Great Lakes: Economy and water
The Council of Great Lakes Governors convenes December 13, 2005, in Milwaukee. At that time, the governors will discuss progress on region-wide procedures to regulate, protect, and control diversions of the waters of the Great Lakes basin, the largest single body of surface water in the world. Such actions are laudable for their foresight in sustaining the health of the Lakes ecosystem. Interstate cooperation in fashioning public policy is difficult and rare. Inspired by such achievements in the environmental arena, should the region’s leaders aspire to broader cooperation to spur economic growth and development?
The Council of Great Lakes Governors, formed in 1983, is a non-partisan partnership of the eight states that border the Lakes—Illinois, Indiana, Michigan, Minnesota, New York, Ohio, Pennsylvania, and Wisconsin—along with the Premiers of Ontario and Quebec. The council’s goals are both environmental and economic.
Next week’s agreements to address water diversions are but one of several initiatives that the governors are engaged in to improve the health of the Great Lakes ecosystem. Through the Great Lakes Governors’ Priorities Initiative, the council has established a list of nine priorities to guide the restoration and protection of the largest single source of freshwater in the world, the Great Lakes. Most of these priorities are being addressed more broadly in the U.S. by the Great Lakes Regional Collaboration, which was created by executive order in 2004. The collaboration includes the EPA-led federal agency task force, the Great Lakes states, local communities, Native American tribes, non-governmental organizations and other interests in the Great Lakes region. The first goal of the Collaboration is to create a workable strategy to restore and protect the Great Lakes ecosystem. Past abuses of the Lakes include the introduction of invasive species, destruction of sensitive shoreline habitat, and the introduction of persistent toxins and pollutants. Today’s threats include increased demands for consumptive uses of Great Lakes water; pollutants from land, sea, and air; erosion of coastal habitat through onshore development; and imminent introduction of invasive species such as the Asian carp.
Should similar interstate cooperative efforts be marshalled for economic growth and development? Some limited efforts are being taken already. Through the Council of Great Lakes Governors, a group of five of the Great Lakes states maintain a non-competitive partnership in international trade initiatives. Five states share overseas trade offices that offer responsive and comprehensive services to small and medium sized companies seeking to expand product and service sales.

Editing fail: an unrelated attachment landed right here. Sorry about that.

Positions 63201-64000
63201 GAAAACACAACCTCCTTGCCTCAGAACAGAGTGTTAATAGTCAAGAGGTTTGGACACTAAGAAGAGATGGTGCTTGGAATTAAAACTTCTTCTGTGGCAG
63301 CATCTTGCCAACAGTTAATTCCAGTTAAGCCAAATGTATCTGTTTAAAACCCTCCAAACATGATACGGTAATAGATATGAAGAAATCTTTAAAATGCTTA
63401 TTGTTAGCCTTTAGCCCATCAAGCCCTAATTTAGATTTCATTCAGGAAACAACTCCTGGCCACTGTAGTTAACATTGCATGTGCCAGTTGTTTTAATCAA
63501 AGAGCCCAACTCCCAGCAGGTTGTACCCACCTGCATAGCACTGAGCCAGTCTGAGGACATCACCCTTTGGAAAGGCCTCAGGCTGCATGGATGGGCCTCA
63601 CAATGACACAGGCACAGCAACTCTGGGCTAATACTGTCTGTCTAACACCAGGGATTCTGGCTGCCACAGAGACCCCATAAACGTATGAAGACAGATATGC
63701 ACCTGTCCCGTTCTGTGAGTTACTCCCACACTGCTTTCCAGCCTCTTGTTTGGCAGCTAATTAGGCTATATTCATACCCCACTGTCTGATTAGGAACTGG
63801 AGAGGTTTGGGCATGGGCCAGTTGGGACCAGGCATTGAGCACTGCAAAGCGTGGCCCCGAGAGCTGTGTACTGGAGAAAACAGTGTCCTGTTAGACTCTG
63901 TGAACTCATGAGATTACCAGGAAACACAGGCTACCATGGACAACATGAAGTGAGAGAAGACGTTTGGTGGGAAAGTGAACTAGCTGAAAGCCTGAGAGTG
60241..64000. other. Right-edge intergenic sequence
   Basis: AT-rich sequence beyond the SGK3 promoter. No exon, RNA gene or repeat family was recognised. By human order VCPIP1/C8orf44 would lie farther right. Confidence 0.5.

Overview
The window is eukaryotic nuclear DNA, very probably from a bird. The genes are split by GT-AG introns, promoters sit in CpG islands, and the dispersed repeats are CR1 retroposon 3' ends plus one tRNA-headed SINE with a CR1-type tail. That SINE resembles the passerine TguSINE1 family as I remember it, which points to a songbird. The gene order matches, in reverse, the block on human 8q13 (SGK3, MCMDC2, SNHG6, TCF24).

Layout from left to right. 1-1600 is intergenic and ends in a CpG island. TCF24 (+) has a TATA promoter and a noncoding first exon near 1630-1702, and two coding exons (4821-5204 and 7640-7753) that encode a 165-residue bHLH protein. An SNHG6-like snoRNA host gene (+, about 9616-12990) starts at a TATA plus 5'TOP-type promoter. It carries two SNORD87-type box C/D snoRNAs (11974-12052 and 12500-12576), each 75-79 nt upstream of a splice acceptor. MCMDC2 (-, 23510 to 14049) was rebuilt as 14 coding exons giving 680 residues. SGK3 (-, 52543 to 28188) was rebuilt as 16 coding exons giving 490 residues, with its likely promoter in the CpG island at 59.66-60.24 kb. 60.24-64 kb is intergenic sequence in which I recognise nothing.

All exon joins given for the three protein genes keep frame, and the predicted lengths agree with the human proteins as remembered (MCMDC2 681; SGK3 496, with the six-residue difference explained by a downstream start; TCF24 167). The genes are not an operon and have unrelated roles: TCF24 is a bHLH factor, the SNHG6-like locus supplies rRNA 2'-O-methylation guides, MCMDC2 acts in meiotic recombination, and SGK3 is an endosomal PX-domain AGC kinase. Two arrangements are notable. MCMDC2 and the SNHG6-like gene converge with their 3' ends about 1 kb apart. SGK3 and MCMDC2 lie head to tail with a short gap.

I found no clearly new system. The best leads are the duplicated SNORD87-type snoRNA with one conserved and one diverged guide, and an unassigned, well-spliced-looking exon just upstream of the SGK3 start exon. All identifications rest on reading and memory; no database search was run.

In addition, one might argue that proper stewardship of the watershed itself is highly important to the economy. Regionwide organizations such as the Great Lakes Commission address the use of the waters for maritime transportation and tourism-related activities. A Council of Great Lakes Industries tries to preserve the region’s industrial activity and balance the needs of industry with those of the environment.
The Lakes ecosystem is also important to what the region’s economy is becoming. Quality of life, especially human health and outdoor recreational amenities, are increasingly important in attracting the highly skilled and highly mobile knowledge workers of “the information economy.” As family income and educational attainment grow in the U.S., demands for environmental quality grow more than proportionately. Primary residences adjacent to scenery and open waters are in ever greater demand. More people are buying second and even third homes for vacation and retirement. A small but growing subset of households follows the seasons residence by residence suggesting that, over time, the Great Lakes attractiveness as a site of seasonal homes is likely to expand.
Still, as we stand at mid-decade, the Great Lakes economy appears to have lost some steam from ten years ago (chart and table below). At that time, the region was celebrating a return to prosperity from the tougher times of the 1980s (see Assessing the Midwest Economy project of Fed). Labor markets in the mid-1990s were tighter in the region than the nation, with concerns of work force shortages about to emerge.
Table 1. Great Lakes states
Figure 1. Unemployment rate, quarterly — 1995-2005 Q3
Since 1995, the region’s payroll employment has grown by one-half of that of the rest of the U.S., and the region’s unemployment rate is higher than the nation. Over the past five years, payroll job growth has declined.
The region may yet flex its economic muscles during this decade. But concerns are growing that the region’s economy may again be undergoing some long-term structural declines. As they meet in Milwaukee, some of the governors may rightly wonder if additional interstate efforts to boost the region’s economy might be worthwhile.
Aside from the waterways, the region’s economy is highly integrated in commerce and in shared assets, among them interstate flows of materials and intermediate parts over a common transportation network (see Hewings CFL). The region’s economy also draws from a common labor market for its work force skills. And its built assets include a university system that is arguably among the finest of any region in the world.
While it is highly important to protect our natural assets, other opportunities for the Governors may lie in developing and promoting additional assets.